Green Bay Packers: Options Surrounding Nick Barnett's Future in Titletown

J FCorrespondent IApril 8, 2011

GREEN BAY, WI - OCTOBER 29: Linebacker Nick Barnett #56 of the Green Bay Packers celebrates after sacking quarterback Matt Leinart of the Arizona Cardinals on October 29, 2006 at Lambeau Field in Green Bay, Wisconsin. The Packers won 31-14.  (Photo by Stephen Dunn/Getty Images)
Stephen Dunn/Getty Images

Almost everyone expects Packers inside linebacker Nick Barnett to be on his way out of Titletown because of recent transactions that have pointed to his likely departure.

While Barnett spent the majority of 2010 on the IR, his replacement, 26 year old Desmond Bishop, excelled in his absence. Bishop proved his worth with 103 tackles, two forced fumbles, and a pick.  His promising play led GM Ted Thompson to hand him a four year, $19 million contract extension.

Fellow inside linebacker A.J. Hawk, whose return was also questionable, was re-signed after being cut due to a bulky contract.

With Bishop and Hawk locked up for the near future, it seems all but certain that Barnett will be bounced from the team.

Head coach Mike McCarthy has already said that when Barnett returns, he will be a backup to those two players.

Everything is up in the air right now, of course, because all contract conversations are illegal during the lockout, but both sides have their ideas on what will be done.

The Packers have a few options on how to deal with Nick Barnett, who will cost them $11 million dollars in the next two seasons.

Option No. 1: Restructure Barnett's Contract and Bring Him Back

Barnett says he's 100 percent after his wrist surgery, and that he'd love to finish the two years remaining on his contract with the team that drafted him in the first round back in 2003.

Why wouldn't he? The Packers have a serious shot at returning to the Super Bowl, and of course he wants to be closer to the big game than just the team photo he was almost left out of.

If Barnett truly wants to remain Green Bay, then he'll most likely be forced to take a paycut. A back up isn't worth the money he's due, so the Packers would be happy to drop his contract if he wouldn't agree to less money.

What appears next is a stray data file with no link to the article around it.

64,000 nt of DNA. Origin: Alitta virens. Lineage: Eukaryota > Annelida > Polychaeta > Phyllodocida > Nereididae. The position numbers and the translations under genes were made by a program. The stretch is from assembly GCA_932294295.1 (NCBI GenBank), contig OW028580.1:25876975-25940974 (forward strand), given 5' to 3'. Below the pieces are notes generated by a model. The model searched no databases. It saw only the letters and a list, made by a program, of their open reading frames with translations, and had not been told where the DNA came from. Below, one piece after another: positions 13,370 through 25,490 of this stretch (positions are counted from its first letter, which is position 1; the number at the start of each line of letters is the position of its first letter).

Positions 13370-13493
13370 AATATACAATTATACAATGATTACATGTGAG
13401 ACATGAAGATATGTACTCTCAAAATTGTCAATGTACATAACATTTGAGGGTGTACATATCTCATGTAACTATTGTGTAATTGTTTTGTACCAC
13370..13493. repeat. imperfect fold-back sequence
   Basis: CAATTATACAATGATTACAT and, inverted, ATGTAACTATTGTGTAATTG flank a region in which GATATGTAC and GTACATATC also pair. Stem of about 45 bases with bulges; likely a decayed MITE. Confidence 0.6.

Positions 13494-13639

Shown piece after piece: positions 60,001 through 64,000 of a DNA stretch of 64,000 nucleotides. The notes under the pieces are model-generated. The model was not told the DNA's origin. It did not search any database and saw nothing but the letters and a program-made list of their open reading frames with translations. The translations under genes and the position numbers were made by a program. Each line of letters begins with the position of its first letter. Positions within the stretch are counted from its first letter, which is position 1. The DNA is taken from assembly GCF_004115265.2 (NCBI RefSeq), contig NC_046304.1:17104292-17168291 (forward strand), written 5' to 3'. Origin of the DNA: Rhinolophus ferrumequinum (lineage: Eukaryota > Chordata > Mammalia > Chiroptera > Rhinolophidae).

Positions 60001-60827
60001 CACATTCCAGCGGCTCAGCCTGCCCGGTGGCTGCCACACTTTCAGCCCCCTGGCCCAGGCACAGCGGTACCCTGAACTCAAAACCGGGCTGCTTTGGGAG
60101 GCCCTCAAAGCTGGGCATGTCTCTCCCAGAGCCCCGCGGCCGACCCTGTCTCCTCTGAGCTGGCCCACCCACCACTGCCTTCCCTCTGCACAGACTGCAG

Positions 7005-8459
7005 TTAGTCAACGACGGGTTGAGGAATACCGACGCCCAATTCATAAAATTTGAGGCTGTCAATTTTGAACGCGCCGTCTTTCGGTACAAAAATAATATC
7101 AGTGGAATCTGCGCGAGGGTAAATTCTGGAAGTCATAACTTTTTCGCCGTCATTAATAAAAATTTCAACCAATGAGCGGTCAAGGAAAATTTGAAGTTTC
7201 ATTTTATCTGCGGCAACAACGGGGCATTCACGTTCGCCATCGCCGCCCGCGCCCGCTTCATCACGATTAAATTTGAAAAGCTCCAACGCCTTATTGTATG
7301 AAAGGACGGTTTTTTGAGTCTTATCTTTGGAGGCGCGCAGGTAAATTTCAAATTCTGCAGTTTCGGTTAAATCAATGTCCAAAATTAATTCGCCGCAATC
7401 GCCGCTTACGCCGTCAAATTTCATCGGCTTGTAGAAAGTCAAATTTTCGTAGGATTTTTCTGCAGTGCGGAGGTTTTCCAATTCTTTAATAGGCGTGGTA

The fact is, I don't really see Barnett being content with a backup role after starting in each of his eight seasons in the NFL, including his rookie season. He can make more money starting on a number of other teams, so it will be interesting just how strong his desire to stay really is.

The depth at inside linebacker would certainly be beneficial, considering one fourth of the 16 IR players last season were linebackers. While dealing Barnett would free up cap space, it may be safer to just keep him around if possible.


Option No. 2: Trade Barnett For Draft Picks

With the lockout rolling along in full force, Ted Thompson won't be able to trade Barnett for selections in this year's draft unless it would happen to end before draft day.

The Packers have shown that they can develop young players with a high success rate, and there's no doubt in my mind that Ted Thompson could reel in a solid linebacker in the draft.

The position is a need, and the Packers certainly believe in buidling through draft picks. Why not give up Barnett for a shot at grabbing a defensive stud like Clay Matthews or B.J. Raji early on?

If not this year's draft, future picks would also be a worthy prize.


Option No. 3: Trade Barnett for a Player

This team just won the Super Bowl, so the Packers don't necessarily need to make trades to improve. The value they could get for Barnett is questionable due to Barnett's age, and the fact he missed all of last season.

The Buccaneers are one of the teams that may be interested in him once the market opens up again, so a trade including a player and/or draft picks is the most probable option.


Option No. 4: Release Barnett

The Packers' defense was obviously strong without him.

If he does stay on board as a backup, things may get tense between Barnett and management. He showed he isn't afraid to speak his mind in the Super Bowl pic outburst, although that was justified anger in my opinion.

He claims he's willing to do a lot to stay, but the Packers may release him if they can't conjure up a decent deal or find a suitor, although a good number of teams will be after him.

It's a hard thing to let a talented veteran go, but business is business.

Like with all other offseason activity, we will have to wait until the lockout is over to see how events unfold. Fortunately it is a win-win situation no matter what direction they go.